Fighting Demâ€™s to Hiding Demâ€™s and All Things in Between
By: Greg C. Reeson
The latest television campaign ad in the Virginia Senate race features two of the primary election approaches engineered by Democratic strategists for this Novemberâ€™s mid-term contest: attacking the Presidentâ€™s judgment and competence and appealing to the patriotism and dedication to service of current and former military members. These two campaign tactics, along with a third, newer strategy that just emerged in recent weeks, form the core of Howard Deanâ€™s plan for winning back the House and Senate after twelve years of Republican control.
The first part of the campaign strategy centers on attacking the Republican candidate, Senator George Allen, by framing him as â€œguilty through associationâ€ for his support of the President and his policies. The ad focuses on Allenâ€™s voting record and tells viewers that their Senator is in lock step with the current administration because he supports George Bush â€œâ€¦96% of the time.â€
Rather than advancing any particular issue stance or Democratic initiative, the strategy is designed to take advantage of low presidential approval ratings by casting anyone who agrees with the President as part of the problem with the direction the country is heading, and not as part of the solution. Any area in which the President is doing well, such as overall economic growth, is conveniently left out while attacks are launched on the war in Iraq, embryonic stem cell research, tax cuts for the â€œrich,â€ and health care.
The second part of the campaign strategy focuses on the Fighting Demâ€™s, a group of military veterans who, having served their country in uniform, now seek to serve her in the halls of Congress. The Virginia ad has as its final statement the phrase â€œJim Webb, decorated combat veteranâ€¦.â€ Across the country, Democratic candidates with military service in Vietnam, Afghanistan, and Iraq are pushing their veteranâ€™s status as part of a campaign pitch designed to convince voters that the Democratic Party is tough on terrorism and strong on national security, areas in which Democrats are traditionally thought of as weaker than their Republican counterparts. They have their own website and use their status as veterans to target a traditionally Republican demographic: the men and women of the armed forces.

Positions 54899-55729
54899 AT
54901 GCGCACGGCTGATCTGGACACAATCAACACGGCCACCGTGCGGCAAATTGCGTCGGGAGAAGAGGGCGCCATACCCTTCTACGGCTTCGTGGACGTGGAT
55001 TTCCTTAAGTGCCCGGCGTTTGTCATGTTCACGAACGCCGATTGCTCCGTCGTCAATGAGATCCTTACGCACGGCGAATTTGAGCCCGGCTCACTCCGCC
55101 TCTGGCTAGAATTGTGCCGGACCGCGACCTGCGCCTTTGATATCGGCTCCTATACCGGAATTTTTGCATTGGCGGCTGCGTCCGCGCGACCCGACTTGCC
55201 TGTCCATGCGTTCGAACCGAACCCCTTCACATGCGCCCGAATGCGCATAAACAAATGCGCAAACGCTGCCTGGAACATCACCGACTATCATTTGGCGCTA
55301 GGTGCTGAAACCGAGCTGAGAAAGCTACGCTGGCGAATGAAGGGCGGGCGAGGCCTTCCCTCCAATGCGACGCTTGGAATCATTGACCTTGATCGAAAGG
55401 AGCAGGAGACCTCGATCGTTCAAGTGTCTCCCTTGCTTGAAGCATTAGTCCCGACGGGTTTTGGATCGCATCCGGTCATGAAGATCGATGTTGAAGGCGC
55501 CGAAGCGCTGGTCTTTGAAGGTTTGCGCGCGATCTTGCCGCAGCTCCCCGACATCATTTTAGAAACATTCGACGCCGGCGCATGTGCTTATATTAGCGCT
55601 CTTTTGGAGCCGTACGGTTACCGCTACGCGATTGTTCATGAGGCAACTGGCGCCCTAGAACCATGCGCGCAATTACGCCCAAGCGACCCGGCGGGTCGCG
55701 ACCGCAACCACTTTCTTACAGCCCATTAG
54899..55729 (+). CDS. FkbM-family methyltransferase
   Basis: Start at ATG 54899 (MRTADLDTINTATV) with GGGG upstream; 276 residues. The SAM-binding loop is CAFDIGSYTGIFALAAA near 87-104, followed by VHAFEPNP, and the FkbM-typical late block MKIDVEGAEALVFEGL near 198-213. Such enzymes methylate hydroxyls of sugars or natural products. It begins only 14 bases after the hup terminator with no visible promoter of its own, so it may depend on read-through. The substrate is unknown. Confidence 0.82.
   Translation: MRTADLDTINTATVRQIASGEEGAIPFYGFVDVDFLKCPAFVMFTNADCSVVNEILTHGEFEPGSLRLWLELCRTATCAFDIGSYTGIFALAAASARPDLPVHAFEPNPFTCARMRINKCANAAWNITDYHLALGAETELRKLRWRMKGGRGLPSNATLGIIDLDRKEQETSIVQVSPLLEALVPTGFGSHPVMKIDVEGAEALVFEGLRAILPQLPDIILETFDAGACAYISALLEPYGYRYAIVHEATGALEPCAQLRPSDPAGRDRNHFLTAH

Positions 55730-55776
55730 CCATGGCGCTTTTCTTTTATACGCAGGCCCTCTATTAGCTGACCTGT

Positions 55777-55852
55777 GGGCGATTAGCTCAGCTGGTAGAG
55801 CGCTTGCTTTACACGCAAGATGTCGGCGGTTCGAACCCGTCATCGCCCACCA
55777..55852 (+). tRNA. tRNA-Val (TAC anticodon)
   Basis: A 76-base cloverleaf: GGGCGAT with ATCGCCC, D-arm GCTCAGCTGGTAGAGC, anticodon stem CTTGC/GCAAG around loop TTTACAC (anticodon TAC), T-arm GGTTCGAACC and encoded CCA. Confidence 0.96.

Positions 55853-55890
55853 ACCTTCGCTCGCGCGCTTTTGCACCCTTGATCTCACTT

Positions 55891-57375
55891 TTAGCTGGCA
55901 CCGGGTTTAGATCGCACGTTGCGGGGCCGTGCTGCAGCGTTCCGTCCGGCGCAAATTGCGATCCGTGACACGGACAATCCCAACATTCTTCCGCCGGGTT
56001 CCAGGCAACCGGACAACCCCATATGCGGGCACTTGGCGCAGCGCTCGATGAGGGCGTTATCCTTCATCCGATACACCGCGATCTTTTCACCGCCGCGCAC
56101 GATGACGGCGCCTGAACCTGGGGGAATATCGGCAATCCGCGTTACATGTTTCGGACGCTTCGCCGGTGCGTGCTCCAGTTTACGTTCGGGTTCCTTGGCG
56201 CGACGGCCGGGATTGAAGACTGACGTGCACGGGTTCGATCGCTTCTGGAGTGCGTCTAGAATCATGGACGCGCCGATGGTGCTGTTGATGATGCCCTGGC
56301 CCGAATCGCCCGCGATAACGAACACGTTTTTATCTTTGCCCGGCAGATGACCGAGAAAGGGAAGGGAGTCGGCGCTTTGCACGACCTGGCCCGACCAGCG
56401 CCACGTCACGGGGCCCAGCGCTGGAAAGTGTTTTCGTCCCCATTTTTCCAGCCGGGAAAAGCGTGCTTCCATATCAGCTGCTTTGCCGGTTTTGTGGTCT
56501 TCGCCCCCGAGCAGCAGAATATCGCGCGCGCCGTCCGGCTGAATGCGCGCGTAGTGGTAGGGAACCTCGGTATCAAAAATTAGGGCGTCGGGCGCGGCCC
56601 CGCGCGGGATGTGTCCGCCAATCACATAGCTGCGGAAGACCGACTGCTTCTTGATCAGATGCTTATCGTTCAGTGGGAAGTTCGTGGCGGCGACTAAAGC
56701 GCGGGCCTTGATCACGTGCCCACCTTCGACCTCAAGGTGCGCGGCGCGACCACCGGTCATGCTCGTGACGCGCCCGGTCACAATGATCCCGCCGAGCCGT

Each of these individuals should be praised for their willingness to serve their country in uniform, some at home and some in harmâ€™s way, and we owe each of them our most sincere thanks and respect. But does being a veteran necessarily qualify someone as strong on national security or tough on terrorism? Just serving in the armed forces does not automatically provide credentials lacking in those who have not served in uniform.
The final approach began to take form during the last few weeks, and was suddenly adopted by Senator John Kerry of Massachusetts after he botched a joke, or insulted our troops, or was misinterpreted, orâ€¦. Okay, Iâ€™m not sure what he did. But whatever it was served as the catalyst for Senator Kerryâ€™s inclusion in the strategy I choose to call â€œThe Hiding Demâ€™s.â€
As Election Day began to draw near, prominent Democrats known for their extreme liberal positions suddenly disappeared from the national scene. Speaker of the House wannabe Nancy Pelosi, Senate Minority Leader Harry Reid, and would be majority leader John Murtha are nowhere to be found.
Now, Senator Reid may be laying low so that he doesnâ€™t draw attention to his Nevada land deals or his use of campaign donations for Christmas bonuses to the staff at the Ritz-Carlton. But what about Pelosi and Murtha? No supporting appearances. No public rallies. No major television spots. No Sunday morning talk shows. Just gone. John Kerry, too, has quickly shuffled to the rear after his latest foot-in-the-mouth gaffe. Could it be that these Democratic â€œleadersâ€ are regarded by their party as too much of a liability this mid-term? Could it be that their support would alienate moderates and do more harm than good in the quest for control of the Congress?
For Democrats, this election season has focused on attacking the President and his policies, promoting a strong image on national security, and pushing the more moderate and appealing members of the party to the forefront. No real, detailed agenda has been advanced. No new policy initiatives have emerged. Just broad, sweeping ideas that appeal to the liberal base and incessant attacks on the President and his party.
The Democrats have based their entire strategy on the idea that the Bush administration and the Republican-led Congress have handled everything in an inept and irresponsible manner. Their talking points donâ€™t say how they, as a party, would have differed. We are just supposed to believe that they would have done better. Well, they may soon be given the opportunity to prove their claims.